Women. Life. Freedom. This is the message of protest that has swelled since 16th September when Mahsa (Jina) Amini, a‑22 year-old Kurdish woman, was killed by police in custody for wearing her hijab in an “inappropriate” way.
Sparking a national uprising in Iran, Kurds and Iranians have been on the streets demanding a free country, a fair government and the abolition of compulsory hijab, facing violent opposition from a state that has resorted to shutting the internet down to limit communication.
Women. Life. Freedom. This is also the name of a two-day, globally linked up stream, which concludes tonight. The stream, part of the Sonic Liberation Front initiative, has been organised by the Palestinian community radio station Radio Alhara, which has curated a line up of all-Iranian women and non-binary artists, DJs and producers in solidarity for Mahsa Amini and the right of women to choose in Iran and across the globe.
Radio Alhara (Alhara meaning neighbourhood) was founded out of quarantine boredom in 2020 by Elias Anastas and his brother Yousef, Yazan Khalili, Saeed Jaber and Mothanna Hussein. The popularity of the station grew quickly, with shows being broadcast in Arabic, English and French.
Sonic Liberation Front began as a daily Radio Alhara program based on field recordings recorded by the artist Dirar. “It then grew into this movement of solidarity where people, institutions, collectives across the world took over the radio for a period of a day and curated line-ups of artists that wanted to stand in solidarity with Palestine,” Elias explains. “It [is] also an opportunity for other marginalised parts of the world to speak out about their form of injustice and/or oppression they’re living.”
Regarding this week’s Sonic Liberation Front stream, Pouya explains on the Instagram post over the all female and non-binary line-up: “In a climate where the Iranian regime is spreading fear to prevent Iranian people from raising their voice. These are the voices the Islamic Republic wishes to silence. These are the voices that used to be sung in private and are now shouting together in a fog of tear gas, in the middle of fire. These are the voices that lead Iran to freedom.”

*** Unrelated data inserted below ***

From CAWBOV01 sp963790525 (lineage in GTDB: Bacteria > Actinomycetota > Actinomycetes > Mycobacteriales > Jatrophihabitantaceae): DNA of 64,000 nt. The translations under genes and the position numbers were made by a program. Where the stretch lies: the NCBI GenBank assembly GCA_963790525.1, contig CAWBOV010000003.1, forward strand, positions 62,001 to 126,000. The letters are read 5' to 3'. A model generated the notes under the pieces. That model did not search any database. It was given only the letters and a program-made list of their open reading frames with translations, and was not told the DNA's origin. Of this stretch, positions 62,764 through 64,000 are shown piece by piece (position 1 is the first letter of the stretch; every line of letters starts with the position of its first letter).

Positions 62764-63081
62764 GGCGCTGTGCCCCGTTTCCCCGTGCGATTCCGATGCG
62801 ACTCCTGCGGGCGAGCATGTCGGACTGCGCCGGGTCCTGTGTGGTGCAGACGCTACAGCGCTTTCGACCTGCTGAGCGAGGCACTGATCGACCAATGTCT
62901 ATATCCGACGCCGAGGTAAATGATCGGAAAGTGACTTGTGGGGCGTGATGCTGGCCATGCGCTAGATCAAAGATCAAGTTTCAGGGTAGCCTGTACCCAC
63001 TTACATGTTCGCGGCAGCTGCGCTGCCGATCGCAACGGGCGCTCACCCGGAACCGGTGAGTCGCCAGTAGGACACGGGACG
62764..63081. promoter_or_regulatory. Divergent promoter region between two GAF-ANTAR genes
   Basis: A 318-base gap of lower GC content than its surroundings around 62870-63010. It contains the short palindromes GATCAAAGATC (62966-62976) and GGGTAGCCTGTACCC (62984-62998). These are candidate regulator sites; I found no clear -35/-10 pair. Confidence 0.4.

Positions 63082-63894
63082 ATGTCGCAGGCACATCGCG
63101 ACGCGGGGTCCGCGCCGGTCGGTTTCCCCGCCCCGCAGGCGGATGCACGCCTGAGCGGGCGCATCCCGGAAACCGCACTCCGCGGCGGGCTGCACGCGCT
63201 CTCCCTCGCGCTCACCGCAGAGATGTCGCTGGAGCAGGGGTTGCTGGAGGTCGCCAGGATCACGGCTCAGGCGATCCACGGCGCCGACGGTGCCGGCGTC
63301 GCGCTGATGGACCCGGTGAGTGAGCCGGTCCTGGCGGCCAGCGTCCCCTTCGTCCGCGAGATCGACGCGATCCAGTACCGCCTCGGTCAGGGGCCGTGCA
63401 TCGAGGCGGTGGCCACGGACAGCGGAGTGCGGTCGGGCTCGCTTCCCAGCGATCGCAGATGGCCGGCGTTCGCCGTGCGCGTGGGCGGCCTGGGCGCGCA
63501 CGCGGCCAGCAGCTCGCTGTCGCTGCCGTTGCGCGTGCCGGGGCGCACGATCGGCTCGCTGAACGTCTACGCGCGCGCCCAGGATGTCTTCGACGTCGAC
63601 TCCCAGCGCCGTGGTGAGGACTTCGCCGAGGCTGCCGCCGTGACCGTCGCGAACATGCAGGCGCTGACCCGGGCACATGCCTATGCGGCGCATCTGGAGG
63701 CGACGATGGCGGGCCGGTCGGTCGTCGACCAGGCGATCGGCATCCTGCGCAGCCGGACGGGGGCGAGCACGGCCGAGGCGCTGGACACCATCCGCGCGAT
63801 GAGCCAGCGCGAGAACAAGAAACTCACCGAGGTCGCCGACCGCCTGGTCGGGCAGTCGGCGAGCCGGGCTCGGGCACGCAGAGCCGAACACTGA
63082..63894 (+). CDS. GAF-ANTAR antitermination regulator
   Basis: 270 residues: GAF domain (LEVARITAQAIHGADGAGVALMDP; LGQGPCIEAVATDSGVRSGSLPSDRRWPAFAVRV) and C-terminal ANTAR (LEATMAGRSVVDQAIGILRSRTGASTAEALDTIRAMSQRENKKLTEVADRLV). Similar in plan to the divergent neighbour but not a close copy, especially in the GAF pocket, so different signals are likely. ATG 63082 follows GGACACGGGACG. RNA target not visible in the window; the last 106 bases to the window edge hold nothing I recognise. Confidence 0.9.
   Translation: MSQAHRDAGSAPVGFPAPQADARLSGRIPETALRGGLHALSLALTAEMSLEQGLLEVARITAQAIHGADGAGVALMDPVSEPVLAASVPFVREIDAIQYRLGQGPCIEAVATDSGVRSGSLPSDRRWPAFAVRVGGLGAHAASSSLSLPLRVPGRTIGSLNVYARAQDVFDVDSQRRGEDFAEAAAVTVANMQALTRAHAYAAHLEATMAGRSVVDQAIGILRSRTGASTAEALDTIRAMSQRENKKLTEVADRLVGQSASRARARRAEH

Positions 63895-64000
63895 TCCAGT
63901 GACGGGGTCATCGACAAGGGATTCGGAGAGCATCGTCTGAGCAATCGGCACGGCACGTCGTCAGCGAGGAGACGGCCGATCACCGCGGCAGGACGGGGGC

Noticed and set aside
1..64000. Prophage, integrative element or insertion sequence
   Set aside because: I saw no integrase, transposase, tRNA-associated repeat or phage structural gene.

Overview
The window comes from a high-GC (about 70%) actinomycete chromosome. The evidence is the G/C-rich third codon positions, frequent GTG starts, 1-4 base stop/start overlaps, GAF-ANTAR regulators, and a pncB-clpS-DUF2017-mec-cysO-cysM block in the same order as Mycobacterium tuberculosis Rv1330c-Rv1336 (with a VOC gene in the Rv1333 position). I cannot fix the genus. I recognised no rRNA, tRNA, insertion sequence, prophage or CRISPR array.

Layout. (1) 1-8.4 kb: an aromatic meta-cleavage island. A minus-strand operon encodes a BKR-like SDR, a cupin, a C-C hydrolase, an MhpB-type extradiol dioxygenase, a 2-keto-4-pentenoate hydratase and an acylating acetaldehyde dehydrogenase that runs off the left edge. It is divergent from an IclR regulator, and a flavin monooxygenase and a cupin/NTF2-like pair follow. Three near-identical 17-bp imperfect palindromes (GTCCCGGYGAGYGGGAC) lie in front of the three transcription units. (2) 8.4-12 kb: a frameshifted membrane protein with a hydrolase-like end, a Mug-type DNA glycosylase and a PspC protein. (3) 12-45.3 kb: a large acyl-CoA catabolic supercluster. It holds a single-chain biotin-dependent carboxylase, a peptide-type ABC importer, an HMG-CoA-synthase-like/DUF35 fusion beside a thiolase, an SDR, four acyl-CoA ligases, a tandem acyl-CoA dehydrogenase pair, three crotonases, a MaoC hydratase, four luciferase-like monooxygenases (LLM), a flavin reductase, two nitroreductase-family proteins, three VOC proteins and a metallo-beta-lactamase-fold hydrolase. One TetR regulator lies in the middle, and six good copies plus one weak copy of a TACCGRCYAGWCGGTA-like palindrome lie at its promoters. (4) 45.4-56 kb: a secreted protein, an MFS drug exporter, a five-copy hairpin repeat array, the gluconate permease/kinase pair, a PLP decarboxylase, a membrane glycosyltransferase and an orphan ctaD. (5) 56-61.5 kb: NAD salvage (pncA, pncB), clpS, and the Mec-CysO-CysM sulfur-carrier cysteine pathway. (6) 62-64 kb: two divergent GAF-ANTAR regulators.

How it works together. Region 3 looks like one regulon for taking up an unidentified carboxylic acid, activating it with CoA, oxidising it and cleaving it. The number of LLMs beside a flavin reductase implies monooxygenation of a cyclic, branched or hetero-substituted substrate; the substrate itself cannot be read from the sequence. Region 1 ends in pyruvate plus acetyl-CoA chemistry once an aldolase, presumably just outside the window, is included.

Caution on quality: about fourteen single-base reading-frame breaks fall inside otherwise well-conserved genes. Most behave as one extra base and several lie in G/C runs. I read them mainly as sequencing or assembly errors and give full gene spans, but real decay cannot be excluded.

Sonic Liberation Front’s stream is being mirrored through a network of stations including Refuge Worldwide and Cashmere in Berlin, NTS and Netil in London, Disco Tehran, Movement Athens and more. THE FACE spoke with co-founders Pouya and Elias Anastas, as well as DJs taking part in the stream – AZADI.mp3, Sahar Homami and Anahita Shamsaei about their involvement in the stream and the importance to raise awareness globally
Why did you get involved in this Sonic Liberation Front broadcast?
Anahita Shamsaei: As a female artist growing up in a super patriarchal country, [Radio Alhara has given] me the chance and the courage to express myself with techno and bass. Techno is my protest. I always believe music is one key tool to fight and raise awareness of discrimination, inequality and injustice. What is happening now has been a long oppression towards women and ethnic minorities of all kinds, and they have always been silenced. As a simple example, female Iranian singers are not allowed to sing in their homeland.
Where is your stream happening from?
AZADI.mp3: I’m streaming from London, trying to soundscape the noises of daily life into something bigger and unexplainable.
How’s the atmosphere been while you’ve been streaming?
Pouya: It’s been great to see so many people come together and collectively listen to the same sound. It’s been a rollercoaster of emotions, these mixes have conjured up sorrow, hope, nostalgia and power in us listening to them.
One banner the protestors are using is “We are All Mahsa” – can you tell me what this slogan means to you?
Anahita: Mahsa Zhina Amini – who was a 22-year-old Kurdish-Iranian –was killed by the ‘morality police’. Her basic human rights were denied. In fact, this is what the majority of women [in Iran] experience on a daily basis. Being scared of the police and being forced not to be yourself and being censored, is the main reason why we are all Mahsa. They shut us up, but, of course, we won’t shut up.
Pouya: The interconnectivity of human beings is a subject that resurfaces over and over again in our everyday lives, in our socio-political relations and in environmental awareness. As Martin Luther King has said: ‘Injustice anywhere is a threat to justice everywhere’. It doesn’t matter if it’s on the streets of Iran, Gaza, Libya or the USA. If anyone’s right to freedom and life is taken from them anywhere in the world, it is a threat to all humanity no matter if it is Jina from Kurdistan or George Floyd from Minneapolis.